Bill To Make Territorial Streets More Navigable Passes Out of Senate Transportation Committee
CHARLOTTE AMALIE — AARP in The Virgin Islands has led the efforts for the passage of Complete Streets Legislation. On Friday, October 2, 2020, during the 33rd Legislatures’ Committee on Housing Transportation, Infrastructure & Telecommunications Hearing, Bill No. 33-0041and Amendment 33-681, which establishes the “Complete Streets Policy” in the construction and repairs designs of roadways within the territory. It was passed favorably out of committee.
The bill now heads to the Committee on Rules and Judiciary. The bill was sponsored by Senators Steven Payne and Oakland Benta. Besides Payne and Benta, AARP said it also “thanks Senator Marvin Blyden, Chair of the Committee, and committee members – Senators Alicia Barnes, Allison DeGazon, Donna Frett-Gregory, Stedman Hodge, Jr., Myron Jackson, and Javan James.”
“Complete Streets” improves the livability of a community, easing transportation concerns for residents, while improving public safety, health and the environment, AARP said. Bill No. 33-0041 encourages community and engagement in the planning, designing, and implementation of street projects with the assistance of a multifunctional task force.
“This coalition of community partners and key government agencies will provide the first phase assessment and plans for implementation,” AARP said. “The coalition will provide a platform for ensuring that the lead planning agency, the V.I. Department of Public Works, follows the guidelines set forth in the policy in the planning for all modes of transportation.”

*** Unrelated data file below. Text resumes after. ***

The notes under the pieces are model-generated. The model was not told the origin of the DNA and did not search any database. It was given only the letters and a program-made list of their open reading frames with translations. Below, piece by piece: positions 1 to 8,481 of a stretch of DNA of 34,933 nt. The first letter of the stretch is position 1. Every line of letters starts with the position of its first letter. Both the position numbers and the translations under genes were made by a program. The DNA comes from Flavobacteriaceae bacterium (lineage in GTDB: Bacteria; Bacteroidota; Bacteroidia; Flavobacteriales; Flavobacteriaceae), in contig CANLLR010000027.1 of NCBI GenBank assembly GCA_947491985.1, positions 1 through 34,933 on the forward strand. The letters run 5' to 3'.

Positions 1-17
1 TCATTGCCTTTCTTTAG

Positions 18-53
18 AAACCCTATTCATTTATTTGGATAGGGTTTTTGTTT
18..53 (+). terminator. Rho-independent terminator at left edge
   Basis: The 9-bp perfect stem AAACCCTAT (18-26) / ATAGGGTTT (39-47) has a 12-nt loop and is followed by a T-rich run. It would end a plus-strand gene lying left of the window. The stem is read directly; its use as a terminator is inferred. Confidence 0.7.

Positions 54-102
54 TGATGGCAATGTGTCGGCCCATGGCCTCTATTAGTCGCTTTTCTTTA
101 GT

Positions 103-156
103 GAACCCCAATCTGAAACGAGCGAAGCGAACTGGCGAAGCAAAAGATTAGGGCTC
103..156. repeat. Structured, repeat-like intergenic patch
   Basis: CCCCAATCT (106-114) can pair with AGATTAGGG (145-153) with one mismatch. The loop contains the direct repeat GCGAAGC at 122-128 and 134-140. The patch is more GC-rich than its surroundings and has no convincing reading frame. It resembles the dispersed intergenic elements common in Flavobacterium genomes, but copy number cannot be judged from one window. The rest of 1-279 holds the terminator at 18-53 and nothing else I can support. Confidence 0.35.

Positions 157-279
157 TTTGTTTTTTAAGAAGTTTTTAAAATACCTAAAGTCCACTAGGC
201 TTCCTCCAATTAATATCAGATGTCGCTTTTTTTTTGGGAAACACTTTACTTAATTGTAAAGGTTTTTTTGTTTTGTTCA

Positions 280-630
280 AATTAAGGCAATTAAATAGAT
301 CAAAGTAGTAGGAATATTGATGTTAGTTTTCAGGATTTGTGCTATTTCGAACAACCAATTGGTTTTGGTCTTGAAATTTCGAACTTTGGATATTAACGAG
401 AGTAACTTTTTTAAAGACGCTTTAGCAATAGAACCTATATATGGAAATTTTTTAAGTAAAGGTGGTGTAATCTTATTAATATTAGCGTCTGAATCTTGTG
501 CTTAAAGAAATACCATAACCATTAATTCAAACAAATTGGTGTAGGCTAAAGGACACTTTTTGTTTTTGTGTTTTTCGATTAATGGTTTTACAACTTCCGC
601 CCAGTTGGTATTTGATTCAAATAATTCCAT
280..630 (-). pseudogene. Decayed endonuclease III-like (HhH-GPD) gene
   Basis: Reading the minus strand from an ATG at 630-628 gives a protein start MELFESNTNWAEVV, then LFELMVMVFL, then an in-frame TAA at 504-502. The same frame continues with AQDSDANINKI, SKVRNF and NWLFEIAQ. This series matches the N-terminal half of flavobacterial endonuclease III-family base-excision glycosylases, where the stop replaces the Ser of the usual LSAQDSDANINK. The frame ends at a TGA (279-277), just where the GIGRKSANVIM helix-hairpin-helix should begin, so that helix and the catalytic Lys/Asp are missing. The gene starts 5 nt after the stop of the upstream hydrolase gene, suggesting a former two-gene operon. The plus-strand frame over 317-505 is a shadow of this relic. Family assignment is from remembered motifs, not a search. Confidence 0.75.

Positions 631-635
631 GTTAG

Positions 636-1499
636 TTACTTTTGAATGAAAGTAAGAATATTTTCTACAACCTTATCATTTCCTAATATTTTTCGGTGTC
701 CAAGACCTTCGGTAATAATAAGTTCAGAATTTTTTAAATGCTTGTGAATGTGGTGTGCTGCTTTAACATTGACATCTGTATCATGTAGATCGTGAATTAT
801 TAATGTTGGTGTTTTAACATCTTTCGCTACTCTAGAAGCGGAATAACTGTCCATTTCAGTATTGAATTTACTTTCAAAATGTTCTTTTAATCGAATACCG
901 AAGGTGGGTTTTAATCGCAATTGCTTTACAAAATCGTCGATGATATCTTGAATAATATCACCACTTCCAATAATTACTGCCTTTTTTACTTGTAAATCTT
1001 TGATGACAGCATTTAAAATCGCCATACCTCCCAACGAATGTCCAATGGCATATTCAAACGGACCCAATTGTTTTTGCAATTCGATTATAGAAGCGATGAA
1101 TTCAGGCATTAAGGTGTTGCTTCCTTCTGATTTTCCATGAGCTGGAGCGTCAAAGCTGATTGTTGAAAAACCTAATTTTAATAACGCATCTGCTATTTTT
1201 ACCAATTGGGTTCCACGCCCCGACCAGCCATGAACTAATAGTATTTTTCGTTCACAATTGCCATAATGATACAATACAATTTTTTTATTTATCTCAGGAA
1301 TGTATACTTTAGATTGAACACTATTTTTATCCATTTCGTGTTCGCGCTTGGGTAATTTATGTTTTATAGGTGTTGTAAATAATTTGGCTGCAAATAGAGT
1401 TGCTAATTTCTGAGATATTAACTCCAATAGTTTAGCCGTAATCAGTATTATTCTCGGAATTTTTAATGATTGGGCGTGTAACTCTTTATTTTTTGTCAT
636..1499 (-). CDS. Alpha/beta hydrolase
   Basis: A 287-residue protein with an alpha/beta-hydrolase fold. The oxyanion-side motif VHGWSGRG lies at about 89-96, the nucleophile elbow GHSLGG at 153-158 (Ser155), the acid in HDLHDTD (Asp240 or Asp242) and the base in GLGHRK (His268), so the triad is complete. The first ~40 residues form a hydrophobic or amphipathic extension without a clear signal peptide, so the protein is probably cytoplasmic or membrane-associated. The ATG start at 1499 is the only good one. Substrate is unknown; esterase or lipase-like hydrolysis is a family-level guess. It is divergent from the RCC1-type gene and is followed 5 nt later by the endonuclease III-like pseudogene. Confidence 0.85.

The population in the Virgin Islands is aging at a rapid pace. Research indicates that the population of Virgin Islanders over the age of 50 will increase from 41.4 percent of the population to 44.1 percent by 2030. The
percentage of Virgin Islanders over 60 will increase from 27.6 percent to 32.9 percent of the territory’s population.
The designs of the streets in this territory continue to make mobility difficult for our residents. It is difficult or non-drivers of all ages and abilities to navigate many areas within the community, AARP said.
“Many lack accessible thoroughfares that connect residents to common areas like government services, shops, and offices making it difficult to navigate due to broken streets and sidewalks, sidewalks blocked by signs, and posts,” it said.
AARP said that the focus of the Complete Streets Policy will allow Department of Public Works to change policies and procedures to ensure that accommodations for multi-mode of travel is incorporated into project
Complete Streets Policies offer an opportunity to improve the travel options for all users. It encourages safer streets through policy adoption at the state/territorial and regional-levels—mirroring an approach already at work in more than 600 jurisdictions, including regional and local bodies, 28 states, the Commonwealth of Puerto Rico and the District of Columbia.
With the passage of this Bill, Virgin Islanders from eight to 80 can be safe and their lives will be improved. Traveling throughout the territory, whether by vehicle, walking, bicycling or on wheelchair, will be possible for all residents and visitors. Everyone will enjoy a more livable community.
AARP in The Virgin Islands is continuing to advocate for AARP Members and Virgin Islanders for passage of this bill.